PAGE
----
102-03 69.30 NdO2 39.94 TiO2 1250 Nd2Ti2O7 Neodymium Titanium 1:1 White
102-04 43.59 Sm2O3 19.98 TiO2 1250 Sm2Ti2O7 Samarium Titanium 1:1 White
103-01 56.5 Y2O3 45.47 V2O5  900 YVO4 Yttrium Vanadium 1:1 White
103-02 91.45 La2O3 45.47 V2O5  900 LaVO4 Lanthanum Vanadium 1:1 White
103-03 86.05 CeO2 45.47 V2O5  900 CeVO4 Cerium Vanadium 1:1 Brown
103-04 85.11 Pr6O11 45.47 V2O5  900 PrVO4 Praseodymium Vanadium 1:1 Tan
103-05 69.3 NdO2 45.47 V2O5  900 NdVO4 Neodymium Vanadium 1:1 Pink
Grey
103-06 43.59 Sm2O3 22.73 V2O5  900 SmVO4 Samarium Vanadium 1:1 White
104-01 56.5 Y2O3 38 Cr2O3 1250 YCrO3 Yttrium Chromium 1:1 Green
104-02 91.45 La2O3 38 Cr2O3 1250 LaCrO3 Lanthanum Chromium 1:1 Olive
104-04 85.11 Pr6O11 38 Cr2O3 1250 CrPrO3, Praseodymium Chromium 1:1 Olive
CrNdO3
structure
104-05 69.3 NdO2 38 Cr2O3 1250 CrNdO3 Neodymium Chromium 1:1 Green
104-06 43.59 Sm2O3 19 Cr2O3 1250 SmCrO3 Samarium Chromium 1:1 Green
105-01 87.18 Sm2O3 43.5 MnO2 1250 SmMnO3 Samarium Manganese 1:1 Black
105-02 91.45 La2O3 43.92 Fe2O3 1250 FeLaO3 Lanthanum Iron 1:1 Buff
028-07 170.3 Pr6O11 79.9 Fe2O3 1200 PrFeO3 Praseodymium Iron 1:1 Tan
105-04 69.30 NdO2 43.92 Fe2O3 1250 FeNdO3 Neodymium Iron 1:1 Tan
105-05 43.59 Sm2O3 43.92 Fe2O3 1250 FeSmO3 Samarium Iron 1:1 Buff
106-01 91.45 La2O3 47.5 CoO 1250 LaCoO3 Lanthanum Cobalt 1:1 Black
028-06 170.3 Pr6O11 81.8 CoO 1200 PrCoO3 Praseodymium Cobalt 1:1 Black
106-03 69.30 NdO2 47.5 CoO 1250 NdCoO3 Neodymium Cobalt 1:1 Black
106-04 87.18 Sm2O3 47.5 CoO 1250 SmCoO3 Samarium Cobalt 1:1 Black
107-02 91.45 La2O3 37.35 NiO 1250 La2NiO4, Lanthanum Nickel 2:1 Black
NiO
087-03 85.2 Pr6O11 37.3 NiO 1200 NiPr2O4 Praseodymium Nickel 2:1 Black
107-04 69.3 NdO2 37.35 NiO 1250 NiNd2O4, Neodymium Nickel 2:1 Black
NiO
108-01 91.45 La2O3 39.77 CuO  980 La2CuO4 & Lanthanum Copper 2:1 Black
Unident.
108-03 69.3 NdO2 39.77 CuO  980 CuNd2O4, Neodymium Copper 2:1 Black
CuO
108-04 87.18 Sm2O3 39.77 CuO7  980 CuSm2O4, Samarium Copper 2:1 Black
CuO minor
012-A 80.38 La2O3 19.62 CuO 1000 La2CuO4 Lanthanum Copper 2:1 Black
096-B 60.8 Pr6O11 14.2 CuO 1000 Pr2CuO4 Praseodymium Copper 2:1 Black
012-C 80.88 Nd2O3 19.12 CuO 1000 Nd2CuO4 Neodymium Copper 2:1 Black
131 58.67 Y2O3 41.33 CuO 1000 Cu2Y2O5 Yttrium Copper 1:1 Green

Masstone trials are prepared by mixing 2 grams of pigment with 70 grams of an unpigmented RPVC resin system, with a total combined weight of 72 grams. This mixture is dispersed on a heated two-roll mill at 420 F. for a period of 3 minutes. Measurements of color values and reflectance percentage at a wavelength of 1,100 nm are performed using a Datacolor CS-5. The standard CIELAB L*a*b* system is used to define the color of the pigment. The L* refers to the lightness of the sample, with L*=100 designating the lightness upper limit and L*=0 designating the darkness lower limit. The a* describes the red or green value of the pigment, with a positive a* value designating red, and a negative a* value designating green. The b* value represents the blue or yellow value, with a positive b* value designating yellow and a negative b* value designating blue. Additionally, the reflection percentage of the sample in the infrared region, measured at 1,100 nm is listed in the table under the column IR 1100. The masstone color values and IR reflectance values of the sample are listed in Table 7.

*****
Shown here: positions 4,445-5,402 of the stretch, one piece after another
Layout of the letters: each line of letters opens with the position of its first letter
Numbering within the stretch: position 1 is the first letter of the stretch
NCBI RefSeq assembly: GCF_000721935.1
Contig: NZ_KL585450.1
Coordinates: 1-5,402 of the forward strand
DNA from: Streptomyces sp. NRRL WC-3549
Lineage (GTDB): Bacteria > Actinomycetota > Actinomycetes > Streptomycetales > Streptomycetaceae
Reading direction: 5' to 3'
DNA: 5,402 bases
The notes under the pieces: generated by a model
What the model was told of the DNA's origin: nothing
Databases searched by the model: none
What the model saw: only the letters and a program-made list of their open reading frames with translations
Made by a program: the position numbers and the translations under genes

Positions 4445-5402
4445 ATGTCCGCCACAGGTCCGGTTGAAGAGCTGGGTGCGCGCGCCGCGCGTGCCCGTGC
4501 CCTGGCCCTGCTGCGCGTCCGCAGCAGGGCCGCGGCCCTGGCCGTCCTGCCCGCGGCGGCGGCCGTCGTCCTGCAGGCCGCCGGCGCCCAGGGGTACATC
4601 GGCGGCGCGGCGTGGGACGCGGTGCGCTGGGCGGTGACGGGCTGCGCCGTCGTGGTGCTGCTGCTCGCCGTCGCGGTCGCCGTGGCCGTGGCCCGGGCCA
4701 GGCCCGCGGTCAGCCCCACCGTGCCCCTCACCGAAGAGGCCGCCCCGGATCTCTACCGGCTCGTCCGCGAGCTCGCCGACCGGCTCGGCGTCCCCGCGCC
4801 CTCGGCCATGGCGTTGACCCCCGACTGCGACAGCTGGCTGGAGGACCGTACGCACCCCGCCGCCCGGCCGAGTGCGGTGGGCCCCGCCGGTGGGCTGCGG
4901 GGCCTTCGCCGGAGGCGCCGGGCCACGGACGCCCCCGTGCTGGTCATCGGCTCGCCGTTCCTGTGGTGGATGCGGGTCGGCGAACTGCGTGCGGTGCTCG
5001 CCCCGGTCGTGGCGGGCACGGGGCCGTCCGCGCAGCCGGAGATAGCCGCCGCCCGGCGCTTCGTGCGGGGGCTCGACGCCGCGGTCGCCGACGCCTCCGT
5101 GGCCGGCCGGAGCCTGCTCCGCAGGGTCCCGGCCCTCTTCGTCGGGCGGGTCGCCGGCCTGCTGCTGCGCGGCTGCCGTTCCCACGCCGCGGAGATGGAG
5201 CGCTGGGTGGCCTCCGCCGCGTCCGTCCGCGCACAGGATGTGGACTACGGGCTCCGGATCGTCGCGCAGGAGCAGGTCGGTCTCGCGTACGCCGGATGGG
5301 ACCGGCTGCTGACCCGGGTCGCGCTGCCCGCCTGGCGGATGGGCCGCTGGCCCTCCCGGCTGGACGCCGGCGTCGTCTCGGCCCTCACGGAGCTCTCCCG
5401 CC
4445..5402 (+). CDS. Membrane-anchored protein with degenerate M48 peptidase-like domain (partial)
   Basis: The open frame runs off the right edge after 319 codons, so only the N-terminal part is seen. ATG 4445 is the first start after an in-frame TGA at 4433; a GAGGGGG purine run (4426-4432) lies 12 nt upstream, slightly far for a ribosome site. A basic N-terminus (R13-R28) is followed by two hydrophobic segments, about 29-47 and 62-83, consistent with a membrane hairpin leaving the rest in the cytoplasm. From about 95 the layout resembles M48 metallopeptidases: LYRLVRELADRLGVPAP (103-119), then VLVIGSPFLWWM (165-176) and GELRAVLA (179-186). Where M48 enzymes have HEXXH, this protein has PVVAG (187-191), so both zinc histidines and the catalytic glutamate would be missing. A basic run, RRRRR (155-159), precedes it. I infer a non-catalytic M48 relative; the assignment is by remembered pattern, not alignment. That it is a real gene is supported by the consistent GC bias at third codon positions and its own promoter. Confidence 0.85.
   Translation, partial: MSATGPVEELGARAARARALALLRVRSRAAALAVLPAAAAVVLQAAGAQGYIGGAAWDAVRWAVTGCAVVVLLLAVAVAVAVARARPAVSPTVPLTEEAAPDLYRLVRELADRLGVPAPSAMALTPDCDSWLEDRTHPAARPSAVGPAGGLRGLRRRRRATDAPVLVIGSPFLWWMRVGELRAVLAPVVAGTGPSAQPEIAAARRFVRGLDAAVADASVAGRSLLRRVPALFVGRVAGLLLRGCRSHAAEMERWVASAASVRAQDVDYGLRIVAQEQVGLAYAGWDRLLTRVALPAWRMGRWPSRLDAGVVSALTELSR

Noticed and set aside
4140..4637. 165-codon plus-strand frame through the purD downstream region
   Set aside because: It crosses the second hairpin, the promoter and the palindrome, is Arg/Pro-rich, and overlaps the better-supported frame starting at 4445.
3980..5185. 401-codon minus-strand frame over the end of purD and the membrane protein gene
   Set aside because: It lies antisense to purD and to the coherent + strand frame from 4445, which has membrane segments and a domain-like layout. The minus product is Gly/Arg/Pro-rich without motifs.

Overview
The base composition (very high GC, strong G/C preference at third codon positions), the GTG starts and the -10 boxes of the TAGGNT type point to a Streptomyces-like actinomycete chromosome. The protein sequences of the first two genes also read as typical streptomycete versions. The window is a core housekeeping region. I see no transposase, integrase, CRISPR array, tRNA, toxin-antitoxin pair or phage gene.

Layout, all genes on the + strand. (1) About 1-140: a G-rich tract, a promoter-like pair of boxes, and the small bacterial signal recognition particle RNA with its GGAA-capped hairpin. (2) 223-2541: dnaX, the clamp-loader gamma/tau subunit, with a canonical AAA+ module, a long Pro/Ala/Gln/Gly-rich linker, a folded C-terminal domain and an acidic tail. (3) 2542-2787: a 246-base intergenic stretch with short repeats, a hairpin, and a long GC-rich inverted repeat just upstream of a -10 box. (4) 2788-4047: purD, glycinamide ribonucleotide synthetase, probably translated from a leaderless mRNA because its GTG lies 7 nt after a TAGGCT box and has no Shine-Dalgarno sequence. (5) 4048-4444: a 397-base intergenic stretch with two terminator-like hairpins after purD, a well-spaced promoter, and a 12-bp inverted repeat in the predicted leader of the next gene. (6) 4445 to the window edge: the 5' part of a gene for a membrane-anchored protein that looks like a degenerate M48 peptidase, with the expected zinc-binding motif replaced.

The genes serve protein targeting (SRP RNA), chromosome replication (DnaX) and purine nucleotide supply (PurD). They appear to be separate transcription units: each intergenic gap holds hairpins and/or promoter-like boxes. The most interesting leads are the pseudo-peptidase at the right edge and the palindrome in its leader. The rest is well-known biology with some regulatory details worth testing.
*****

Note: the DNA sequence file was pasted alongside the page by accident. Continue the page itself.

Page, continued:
TABLE 7
Masstone RPVC Color
Sample
No. L* a* b* IR 1100
102-01 90.68 −1.66 4.43 69
102-02 89.26 −0.19 9.17 77
102-03 81.17 −1.25 −3.33 74
102-04 91.65 −1.41 5.52 72
103-01 86.87 −1.60 7.57 66
103-02 89.41 −1.74 4.36 65
103-03 40.98 8.43 5.78 60
103-04 73.19 −0.77 15.27 62
103-05 69.31 0.68 5.61 51
103-06 86.27 −2.28 1.74 47
104-01 67.96 −14.38 16.93 64
104-02 68.69 −7.46 13.97 53
104-03 61.26 −13.1 15.01 70
104-04 66.26 −5.99 13.71 59
104-05 64.95 −9.67 12.94 59
104-06 70.28 −9.02 14.74 53
105-01 29.33 1.37 1.95 18
105-02 62.37 18.7 47.79 52
105-03 44.97 22.92 13.97 67
105-04 51.85 19.43 32.8 53
105-05 56.73 19.77 40.49 47
106-01 26.02 0.04 0.32 6
106-02 37.88 0.38 0.65 28
106-03 27.96 0.05 0.51 8
106-04 27.64 0.05 0.3 9.5
107-01 52.03 1.95 10.25 34
107-02 32 −0.98 0.2 6
107-03 60.97 1.94 9.38 43
087-03 29.25 −0.33 0.27 6
107-04 30.46 −0.41 0.66 6
107-05 52.6 1.95 9.54 30
108-01 28.21 1.76 1.7 10
108-02 37.6 1.28 2.99 11
108-03 28.15 0.34 0.72 11
108-04 27.45 0.37 0.39 14
012-A 28.16 2.09 1.83 14
096-B 26.87 0.18 −0.39 9
012-C 26.76 0.17 0.15 7
131 40.65 −18.43 −5.93 33

The present rare earth-transition metal oxide pigments possess several advantages. The pigments have good pigmentary properties in the visible range. They are stable in a wide range of applications, and have demonstrated excellent heat and weathering ability.

Whereas particular embodiments of this invention have been described above for purposes of illustration, it will be evident to those skilled in the art that numerous variations of the details of the present invention may be made without departing from the invention as defined in the appended claims.

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US7291217Jul 23, 2003Nov 6, 2007University Of DaytonNon-toxic corrosion-protection pigments based on rare earth elements
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US8282728Jun 10, 2010Oct 9, 2012State Of Oregon Acting By And Through The State Board Of Higher Education On Behalf Of Oregon State UniversityMaterials with trigonal bipyramidal coordination and methods of making the same